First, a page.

The United States faces a great imperative to improve undergraduate science and engineering education. Preparing a diverse technical workforce and science-literate citizenry will require significant changes to undergraduate science and engineering education. These changes include supporting an emerging, interdisciplinary research enterprise that combines the expertise of scientists and engineers with methods and theories that explain learning. This enterprise, discipline-based education research (DBER), investigates learning and teaching in a discipline from a perspective that reflects the discipline’s priorities, worldview, knowledge, and practices. Informed by and complementary to research on learning and cognition, DBER already has generated insights that can be used to better prepare students to understand and address current and future societal challenges.
Recognizing DBER’s emergence as a vital area of scholarship and its potential to improve undergraduate science and engineering education, the National Science Foundation requested that the National Research Council convene the Committee on the Status, Contributions, and Future Directions of Discipline-Based Education Research to conduct a synthesis study of DBER. Looking across physics, chemistry, engineering, biology, the geosciences, and astronomy, the committee’s charge was to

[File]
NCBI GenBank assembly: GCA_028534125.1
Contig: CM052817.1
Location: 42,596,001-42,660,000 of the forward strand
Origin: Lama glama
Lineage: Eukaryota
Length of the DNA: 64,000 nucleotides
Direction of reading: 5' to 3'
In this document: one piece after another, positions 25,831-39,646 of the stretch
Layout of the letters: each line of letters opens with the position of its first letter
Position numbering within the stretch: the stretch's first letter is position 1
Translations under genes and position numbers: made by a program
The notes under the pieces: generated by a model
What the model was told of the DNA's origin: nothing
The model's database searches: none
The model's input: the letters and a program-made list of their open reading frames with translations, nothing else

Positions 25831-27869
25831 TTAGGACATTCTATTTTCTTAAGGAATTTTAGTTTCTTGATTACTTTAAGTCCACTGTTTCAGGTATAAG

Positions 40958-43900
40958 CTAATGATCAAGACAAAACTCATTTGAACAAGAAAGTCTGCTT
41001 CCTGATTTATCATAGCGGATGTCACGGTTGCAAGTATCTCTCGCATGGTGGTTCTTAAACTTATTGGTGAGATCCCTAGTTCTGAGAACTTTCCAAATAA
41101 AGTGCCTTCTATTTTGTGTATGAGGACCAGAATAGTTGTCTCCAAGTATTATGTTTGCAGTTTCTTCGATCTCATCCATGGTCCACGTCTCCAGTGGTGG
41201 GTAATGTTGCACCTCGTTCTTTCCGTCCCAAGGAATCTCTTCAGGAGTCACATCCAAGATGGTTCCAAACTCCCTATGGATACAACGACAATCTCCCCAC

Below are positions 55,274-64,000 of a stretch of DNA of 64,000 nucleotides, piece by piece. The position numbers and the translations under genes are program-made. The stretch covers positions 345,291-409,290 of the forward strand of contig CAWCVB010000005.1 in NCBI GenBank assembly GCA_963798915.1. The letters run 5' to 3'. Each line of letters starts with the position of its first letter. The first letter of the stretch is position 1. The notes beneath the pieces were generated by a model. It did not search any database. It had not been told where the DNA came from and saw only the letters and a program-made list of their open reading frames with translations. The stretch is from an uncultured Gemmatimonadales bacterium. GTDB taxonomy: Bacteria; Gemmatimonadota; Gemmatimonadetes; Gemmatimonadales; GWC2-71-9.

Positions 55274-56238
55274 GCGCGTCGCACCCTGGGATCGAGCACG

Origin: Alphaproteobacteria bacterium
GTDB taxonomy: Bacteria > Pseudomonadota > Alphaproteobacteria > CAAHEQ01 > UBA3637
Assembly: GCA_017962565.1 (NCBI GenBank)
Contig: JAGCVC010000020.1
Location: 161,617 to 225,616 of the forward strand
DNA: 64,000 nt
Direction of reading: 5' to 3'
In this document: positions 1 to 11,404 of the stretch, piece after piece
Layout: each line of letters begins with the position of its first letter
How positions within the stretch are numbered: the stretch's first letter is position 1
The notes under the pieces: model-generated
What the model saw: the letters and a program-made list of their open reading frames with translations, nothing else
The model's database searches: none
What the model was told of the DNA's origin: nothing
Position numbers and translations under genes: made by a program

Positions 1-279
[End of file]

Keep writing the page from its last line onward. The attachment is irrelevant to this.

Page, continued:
• synthesize empirical research on undergraduate teaching and learning in the sciences,
• examine the extent to which this research currently influences undergraduate science instruction, and
• describe the intellectual and material resources that are required to further develop DBER.
The committee defined DBER as a collection of related research fields. DBER scholars in physics, chemistry, engineering, biology, the geosciences, and astronomy study similar problems, use similar methods, and draw on similar theories. However, the DBER fields also exhibit important differences that reflect differences in their parent disciplines and their histories of development.
As defined by the committee, the goals of DBER are to
• understand how people learn the concepts, practices, and ways of thinking of science and engineering;
• understand the nature and development of expertise in a discipline;
• help identify and measure appropriate learning objectives and instructional approaches that advance students toward those objectives;